Richard Serra, “Every Which Way” (2015), weatherproof steel, sixteen slabs, five: 11’ x 6’ x 11” (3.4 m x 1.8 m x 29.9 cm), six: 9’ x 6’ x 11” (2.7 m x 1.8 m x 29.9 cm), five: 7’ x 6’ x 11” (2.1 m x 1.8 m x 29.9 cm), overall: 11’ x 53’ 6” x 21’ (3.4 m x 16.3 m x 6.4 m) (© Richard Serra, photo by Christiano Mascaro)

This is especially true of the works on 24th Street. The sculptures don’t swallow you up; they are works you walk around, not through, which engenders a more conventional art/viewer relationship. But that doesn’t mean you’re off the hook. Looking at these massive objects, it’s easy to feel unnerved, if not threatened, especially when coming upon the tonnage of “Silence (for John Cage)” (2015), a 16-inch-thick slab of forged steel, nine feet across and nearly 30 feet long, lying flat on the floor. The sheer density of the thing can leave you speechless, though that isn’t the kind of silence Cage had in mind: Cage’s silence was meant to foster acute listening, so that everything audible would become music; Serra’s “Silence” exerts such downward pressure on the space around it that you ignore everything, including sound, that might interfere with your absorption in its frightening mass.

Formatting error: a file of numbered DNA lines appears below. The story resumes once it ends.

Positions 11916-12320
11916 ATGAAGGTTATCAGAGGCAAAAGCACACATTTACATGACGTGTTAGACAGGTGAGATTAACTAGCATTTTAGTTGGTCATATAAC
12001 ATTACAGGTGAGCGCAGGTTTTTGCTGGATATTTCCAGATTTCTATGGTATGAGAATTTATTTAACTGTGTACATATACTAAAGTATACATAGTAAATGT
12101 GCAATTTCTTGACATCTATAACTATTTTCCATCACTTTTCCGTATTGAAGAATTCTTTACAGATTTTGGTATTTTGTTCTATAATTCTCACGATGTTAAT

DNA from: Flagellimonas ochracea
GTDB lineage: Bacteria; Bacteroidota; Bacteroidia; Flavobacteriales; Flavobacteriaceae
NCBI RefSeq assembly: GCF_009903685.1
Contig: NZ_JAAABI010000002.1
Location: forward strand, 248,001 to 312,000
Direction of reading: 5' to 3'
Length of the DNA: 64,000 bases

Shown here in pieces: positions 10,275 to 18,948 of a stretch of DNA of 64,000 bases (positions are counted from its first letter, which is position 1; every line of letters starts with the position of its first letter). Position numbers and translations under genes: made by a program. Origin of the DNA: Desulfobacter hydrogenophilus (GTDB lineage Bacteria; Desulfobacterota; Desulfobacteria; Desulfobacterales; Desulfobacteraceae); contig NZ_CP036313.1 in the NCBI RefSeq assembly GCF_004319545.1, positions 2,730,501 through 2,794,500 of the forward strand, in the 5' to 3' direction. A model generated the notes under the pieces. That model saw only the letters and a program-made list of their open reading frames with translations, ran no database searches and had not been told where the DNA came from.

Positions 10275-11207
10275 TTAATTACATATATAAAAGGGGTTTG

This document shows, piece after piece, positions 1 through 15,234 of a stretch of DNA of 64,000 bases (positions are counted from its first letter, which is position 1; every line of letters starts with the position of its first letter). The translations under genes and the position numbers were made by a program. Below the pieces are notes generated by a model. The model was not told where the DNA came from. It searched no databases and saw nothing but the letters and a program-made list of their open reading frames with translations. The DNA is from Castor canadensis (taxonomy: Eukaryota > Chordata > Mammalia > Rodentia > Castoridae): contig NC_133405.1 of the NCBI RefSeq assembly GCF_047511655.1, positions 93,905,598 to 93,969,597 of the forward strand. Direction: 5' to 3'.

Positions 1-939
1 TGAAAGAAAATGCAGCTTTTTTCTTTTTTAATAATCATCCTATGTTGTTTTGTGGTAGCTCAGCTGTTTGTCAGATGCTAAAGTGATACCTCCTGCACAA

In the gallery’s largest room, “Every Which Way” (2015), a piece composed of 16 slabs of waterproof steel, the tallest being 11 feet high, is an echo of “Intervals” (2013) from the previous show. While the walls comprising the latter work were fairly uniform in height, none taller than six feet, in “Every Which Way” they go from just over your head to way over your head. The earlier sculpture had a funereal air about it, as if the slabs were tombstones, and brought to mind Peter Eisenman’s Holocaust memorial in Berlin. Here, the taller walls seem to rise in the herky-jerky rhythms of the city’s skyline, evoking the New York paintings of Piet Mondrian as well as the Metaphysical street scenes of Giorgio de Chirico.